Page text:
Dzulqarnain Nasir

Is Yarn still faster than NPM in late 2018?

November 26, 2018 | 4 Minute Read

If you’re like me, chances are you’ve heard about Yarn, an alternative to the Node Package Manager (NPM). You may have even heard how much faster it is compared to NPM.

The dust has settled since Yarn first entered the scene, and NPM has punched back with quite a few updates. So it’s time to see if anything has changed.

The setup

I created a small project for this experiment. You can see the package.json below.

  "devDependencies": {
    "@babel/core": "^7.1.2",
    "@babel/plugin-proposal-class-properties": "^7.1.0",
    "@babel/plugin-proposal-object-rest-spread": "^7.0.0",
    "@babel/polyfill": "^7.0.0",
    "@babel/preset-env": "^7.1.0",
    "autoprefixer": "^9.3.1",
    "babel-loader": "^8.0.4",
    "css-loader": "^1.0.1",
    "happypack": "^5.0.0",
    "mini-css-extract-plugin": "^0.4.4",
    "node-sass": "^4.9.4",
    "postcss-loader": "^3.0.0",
    "postcss-preset-env": "^6.3.0",
    "sass-loader": "^7.1.0",
    "style-loader": "^0.23.1",
    "ts-loader": "^5.3.0",
    "typescript": "^3.1.5",
    "vue-loader": "^15.4.2",
    "vue-template-compiler": "^2.5.17",
    "webpack": "^4.23.1",
    "webpack-bundle-analyzer": "^3.0.3",
    "webpack-cli": "^3.1.2",
    "webpack-merge": "^4.1.4"
  "dependencies": {
    "vue": "^2.5.17",
    "vue-property-decorator": "^7.2.0"

I used Powershell’s Measure-Command feature to measure the time it takes to execute the given command.

I used the following commands to measure how long it took each package manager to complete the install. I also included the --production flag for production runs.

Measure-Command { npm install }

Measure-Command { yarn install }

The package managers used in this test are NPM 6.4.1, and Yarn 1.12.3, which are the latest version from each camp at the time of writing.

I cleaned out the cache for both package managers before each clean runs using npm cache clean -f and yarn cache clean. I skipped doing this for the cached runs.

The results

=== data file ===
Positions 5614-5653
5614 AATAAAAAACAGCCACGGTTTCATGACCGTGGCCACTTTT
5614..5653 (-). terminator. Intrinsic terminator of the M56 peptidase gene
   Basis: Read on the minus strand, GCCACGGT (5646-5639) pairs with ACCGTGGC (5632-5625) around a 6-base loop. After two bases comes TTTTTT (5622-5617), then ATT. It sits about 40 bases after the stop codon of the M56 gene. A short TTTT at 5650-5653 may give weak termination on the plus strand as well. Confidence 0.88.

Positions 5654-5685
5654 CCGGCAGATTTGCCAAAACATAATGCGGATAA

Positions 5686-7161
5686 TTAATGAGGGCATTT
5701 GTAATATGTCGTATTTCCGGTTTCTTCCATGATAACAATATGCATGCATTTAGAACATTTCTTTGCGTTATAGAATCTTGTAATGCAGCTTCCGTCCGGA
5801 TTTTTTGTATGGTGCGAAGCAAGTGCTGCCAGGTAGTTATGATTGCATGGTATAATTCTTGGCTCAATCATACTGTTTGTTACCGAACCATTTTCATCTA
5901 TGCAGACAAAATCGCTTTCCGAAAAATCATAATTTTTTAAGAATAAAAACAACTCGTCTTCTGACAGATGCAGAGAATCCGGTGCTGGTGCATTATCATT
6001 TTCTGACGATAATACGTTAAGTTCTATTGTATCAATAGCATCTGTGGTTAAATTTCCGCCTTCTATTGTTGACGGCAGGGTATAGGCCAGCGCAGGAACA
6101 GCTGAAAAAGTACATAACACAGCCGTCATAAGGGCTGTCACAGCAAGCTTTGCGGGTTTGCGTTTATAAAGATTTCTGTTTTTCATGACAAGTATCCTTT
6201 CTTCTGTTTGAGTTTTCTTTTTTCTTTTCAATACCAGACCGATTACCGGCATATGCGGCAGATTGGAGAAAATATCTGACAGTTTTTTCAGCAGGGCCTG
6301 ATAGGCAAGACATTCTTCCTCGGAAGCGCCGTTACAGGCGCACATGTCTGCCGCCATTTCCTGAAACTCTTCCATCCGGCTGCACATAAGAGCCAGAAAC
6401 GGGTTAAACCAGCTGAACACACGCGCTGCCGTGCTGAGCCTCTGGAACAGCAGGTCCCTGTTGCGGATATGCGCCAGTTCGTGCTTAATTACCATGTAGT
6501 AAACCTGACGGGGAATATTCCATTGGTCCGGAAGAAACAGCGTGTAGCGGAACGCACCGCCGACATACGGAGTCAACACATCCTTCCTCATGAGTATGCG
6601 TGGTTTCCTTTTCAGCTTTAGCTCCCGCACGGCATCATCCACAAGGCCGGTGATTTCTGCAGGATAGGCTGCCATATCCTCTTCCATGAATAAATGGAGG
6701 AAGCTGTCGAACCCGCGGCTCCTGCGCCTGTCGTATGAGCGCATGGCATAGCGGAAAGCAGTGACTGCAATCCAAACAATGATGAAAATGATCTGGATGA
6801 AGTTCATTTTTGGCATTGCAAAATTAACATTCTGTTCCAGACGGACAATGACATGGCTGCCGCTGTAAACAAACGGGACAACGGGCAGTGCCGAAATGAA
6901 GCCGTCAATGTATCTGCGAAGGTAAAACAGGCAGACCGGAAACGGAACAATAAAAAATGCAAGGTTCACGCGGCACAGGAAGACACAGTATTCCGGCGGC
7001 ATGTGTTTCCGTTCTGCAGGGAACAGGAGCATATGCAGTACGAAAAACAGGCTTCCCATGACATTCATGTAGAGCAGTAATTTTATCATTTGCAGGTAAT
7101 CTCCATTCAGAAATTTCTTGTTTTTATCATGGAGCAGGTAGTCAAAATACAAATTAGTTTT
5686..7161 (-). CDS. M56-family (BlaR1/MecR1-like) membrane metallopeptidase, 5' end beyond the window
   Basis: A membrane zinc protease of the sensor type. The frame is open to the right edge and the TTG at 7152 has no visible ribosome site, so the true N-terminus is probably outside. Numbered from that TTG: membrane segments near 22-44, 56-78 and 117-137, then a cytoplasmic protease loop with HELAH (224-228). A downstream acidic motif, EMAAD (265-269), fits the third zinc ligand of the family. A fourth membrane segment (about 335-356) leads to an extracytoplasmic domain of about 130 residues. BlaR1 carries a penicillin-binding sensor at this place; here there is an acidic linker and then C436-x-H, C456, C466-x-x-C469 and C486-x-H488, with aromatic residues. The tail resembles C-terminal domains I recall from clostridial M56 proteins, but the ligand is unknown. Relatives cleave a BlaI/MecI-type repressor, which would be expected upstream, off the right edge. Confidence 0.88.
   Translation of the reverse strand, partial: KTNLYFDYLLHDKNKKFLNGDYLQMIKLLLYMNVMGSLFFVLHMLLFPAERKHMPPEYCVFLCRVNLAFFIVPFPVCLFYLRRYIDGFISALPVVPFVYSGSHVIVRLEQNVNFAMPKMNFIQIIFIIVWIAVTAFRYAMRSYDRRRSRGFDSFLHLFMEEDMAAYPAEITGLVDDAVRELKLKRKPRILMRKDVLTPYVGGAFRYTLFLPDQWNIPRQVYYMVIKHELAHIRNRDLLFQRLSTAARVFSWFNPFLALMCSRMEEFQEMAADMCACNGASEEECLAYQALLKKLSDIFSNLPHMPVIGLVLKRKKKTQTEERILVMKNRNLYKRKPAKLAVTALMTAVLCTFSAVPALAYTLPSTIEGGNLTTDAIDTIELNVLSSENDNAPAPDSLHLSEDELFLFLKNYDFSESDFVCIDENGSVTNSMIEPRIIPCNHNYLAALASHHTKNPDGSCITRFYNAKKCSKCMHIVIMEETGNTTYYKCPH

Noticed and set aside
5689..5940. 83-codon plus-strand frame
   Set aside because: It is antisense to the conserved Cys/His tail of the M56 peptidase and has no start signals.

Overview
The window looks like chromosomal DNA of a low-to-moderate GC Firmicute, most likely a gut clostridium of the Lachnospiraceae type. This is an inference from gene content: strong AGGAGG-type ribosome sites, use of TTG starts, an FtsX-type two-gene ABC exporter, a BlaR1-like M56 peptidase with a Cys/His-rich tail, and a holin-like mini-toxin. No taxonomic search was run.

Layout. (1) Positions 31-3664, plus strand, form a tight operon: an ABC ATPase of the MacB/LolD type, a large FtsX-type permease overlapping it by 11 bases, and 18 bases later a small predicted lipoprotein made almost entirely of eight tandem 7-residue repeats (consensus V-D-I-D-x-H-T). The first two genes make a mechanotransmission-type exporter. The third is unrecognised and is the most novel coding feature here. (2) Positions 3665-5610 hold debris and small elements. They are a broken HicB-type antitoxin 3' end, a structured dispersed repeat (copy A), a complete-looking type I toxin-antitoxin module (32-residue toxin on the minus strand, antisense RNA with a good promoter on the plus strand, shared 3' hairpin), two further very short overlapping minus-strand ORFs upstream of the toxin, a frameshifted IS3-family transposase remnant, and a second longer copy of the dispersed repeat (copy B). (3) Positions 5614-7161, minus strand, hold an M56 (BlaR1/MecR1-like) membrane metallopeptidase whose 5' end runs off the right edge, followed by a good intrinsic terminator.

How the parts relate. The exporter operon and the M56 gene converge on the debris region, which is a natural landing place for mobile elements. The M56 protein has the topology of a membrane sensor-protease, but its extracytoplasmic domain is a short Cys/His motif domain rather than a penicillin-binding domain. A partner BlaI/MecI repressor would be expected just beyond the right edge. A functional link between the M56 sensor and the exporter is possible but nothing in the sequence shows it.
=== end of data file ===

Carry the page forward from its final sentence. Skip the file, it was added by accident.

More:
Scenario NPM Yarn
Clean 31.93s 29.55s
Clean (--production) 6.19s 12.55s
Cached 20.52s 15.67s
Cached (--production) 5.29s 1.56s

No, that’s not a typo. Yarn really did install those two packages in one and a half seconds.

Next, I was curious to find out how much of a role the lock files play in terms of performance, so I did another set of tests where I would run the install command with the relevant flags.

Measure-Command { npm install --no-package-lock }

Measure-Command { yarn install --no-lockfile }

Obviously you wouldn’t do this under normal circumstances, but I was curious how much performance can be attributed to the lock files.

Lock file disabled
Scenario NPM Yarn
Clean 42.12s 46.94s
Clean (--production) 15.40s 25.53s
Cached 28.09s 25.10s
Cached (--production) 8.70s 16.32s

The results are quite interesting, as NPM seems to have the upper hand in all but one scenario. It’s evident the lock files play a huge role in enhancing performance for both package managers.

All the runs were consistently faster with the lock files present, and during a cached run, Yarn took about a quarter of the time NPM did for downloading the same packages.


Over the last few versions, NPM has managed to close the performance gap, and as it stands today, both NPM and Yarn are neck and neck in terms of speed - a stark contrast to when Yarn was first introduced.

So if speed is your thing, Yarn will perform marginally better than NPM, though that may still change given how much improvements NPM has made over the past couple of months.

Let me know if you’re still using Yarn, and why, in the comments.